Higher doses of vitamin D supplementation in infants was not associated with improved bone health, according to study results published in JAMA Pediatrics.
Infants born to mothers who are deficient in 25-hydroxyvitamin D (25[OH]D) are at risk of developing vitamin D-deficiency rickets. Due to the low amount of vitamin D in human milk necessary for bone mineralization, it is recommended that breastfed infants begin vitamin D supplementation shortly after birth. The researchers assessed whether or not an increased dosage of vitamin D supplementation in deficient infants would improve bone mineral density and accretion over time compared with standard of care.
The researchers conducted a secondary analysis of a randomized, double-blind clinical trial conducted from March 2016 to March 2019 to assess bone mineralization and accretion rates over the first year of life. Infants of mothers intending to breastfeed until at least 3 months of age and who had serum 25(OH)D concentrations less than 50 nmol/L at birth were included. The researchers excluded infants of mothers with maternal comorbidities, those who were preterm, and those from multiple births.
Of the 139 infants included in the study, a reference group of infants (n=41) with sufficient 25(OH)D concentrations (>50 nmol/L) was created, and the researchers randomly assigned the cohort to receive either 400 IU (n=49) or 1000 IU (n=49) a day from age 1 month to 12 months. The researchers measured whole body and lumbar spine vertebrae L1 to L4 bone mineral content and bone mineral density using dual-energy x-ray absorptiometry (DEXA) at different accretion rates (ages 1 month to 3 months, 3 months to 6 months, and 6 months to 12 months).
The researchers found serum 25(OH)D3 and 24,25(H)D2 concentrations in the 1000-IU group were higher at age 3 months, 6 months, and 12 months compared with the 400-IU group. The infants’ whole body bone mineral content, lumbar spine bone mineral content, and accretion rates of whole body and lumbar spine bone mineral content did not show any appreciable difference. Secondary markers of bone formation and resorption, which included parathyroid hormone (PTH) and urinary calcium-to-creatinine and phosphate-to-creatinine ratios, were also shown to not vary between the 2 dosage-dependent groups. The increased vitamin D dosage did not significantly improve bone health.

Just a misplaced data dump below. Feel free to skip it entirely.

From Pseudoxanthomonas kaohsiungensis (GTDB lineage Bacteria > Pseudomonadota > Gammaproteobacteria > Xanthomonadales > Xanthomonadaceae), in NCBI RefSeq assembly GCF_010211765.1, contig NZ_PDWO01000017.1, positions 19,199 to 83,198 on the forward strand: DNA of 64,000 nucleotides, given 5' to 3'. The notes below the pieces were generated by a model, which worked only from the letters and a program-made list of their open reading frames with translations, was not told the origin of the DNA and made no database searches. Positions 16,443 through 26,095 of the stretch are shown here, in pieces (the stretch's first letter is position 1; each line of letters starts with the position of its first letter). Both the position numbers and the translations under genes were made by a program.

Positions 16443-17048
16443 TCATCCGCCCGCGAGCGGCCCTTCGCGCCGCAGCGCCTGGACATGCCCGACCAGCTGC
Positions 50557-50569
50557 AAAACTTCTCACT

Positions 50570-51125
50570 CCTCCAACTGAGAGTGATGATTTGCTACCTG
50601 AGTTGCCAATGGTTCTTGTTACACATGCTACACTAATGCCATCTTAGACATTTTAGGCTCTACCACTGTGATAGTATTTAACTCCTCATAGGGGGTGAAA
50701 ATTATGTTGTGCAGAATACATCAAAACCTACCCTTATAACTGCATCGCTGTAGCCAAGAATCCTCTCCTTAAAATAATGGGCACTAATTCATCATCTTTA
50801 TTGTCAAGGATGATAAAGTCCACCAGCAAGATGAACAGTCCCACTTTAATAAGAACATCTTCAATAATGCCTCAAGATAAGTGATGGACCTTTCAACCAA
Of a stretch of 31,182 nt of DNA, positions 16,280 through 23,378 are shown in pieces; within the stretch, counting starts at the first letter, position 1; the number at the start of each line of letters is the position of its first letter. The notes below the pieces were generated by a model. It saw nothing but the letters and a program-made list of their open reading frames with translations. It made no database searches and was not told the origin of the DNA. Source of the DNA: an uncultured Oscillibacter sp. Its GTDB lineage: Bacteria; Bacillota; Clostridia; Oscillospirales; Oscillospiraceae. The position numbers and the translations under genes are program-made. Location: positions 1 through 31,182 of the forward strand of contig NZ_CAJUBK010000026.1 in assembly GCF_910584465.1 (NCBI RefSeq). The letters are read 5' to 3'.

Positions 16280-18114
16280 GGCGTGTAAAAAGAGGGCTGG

Limitations of this study include over-representation of minority groups, as 44.6% of the cohort identified as a racial and/or ethnic minority group, and possible underestimation of 25(OH)D concentrations.
The researchers concluded “[t]he 1000 IU per day dosage of vitamin D supplementation did not lead to measurable improvements in bone health outcomes. Evidence from this Montreal-based study suggests that the standard of care of 400 IU per day is enough to support bone health of breastfed infants born with serum 25(OH)D concentrations less than 50 nmol/L.”
Gharibeh N, Razaghi M, Vanstone CA et al. Effect of vitamin d supplementation on bone mass in infants with 25-hydroxyvitamin D concentrations less than 50 nmol/L: a prespecified secondary analysis of a randomized clinical trial. JAMA Pediatrics. Published online February 13, 2023. doi:10.1001/jamapediatrics.2022.5837
This article originally appeared on Endocrinology Advisor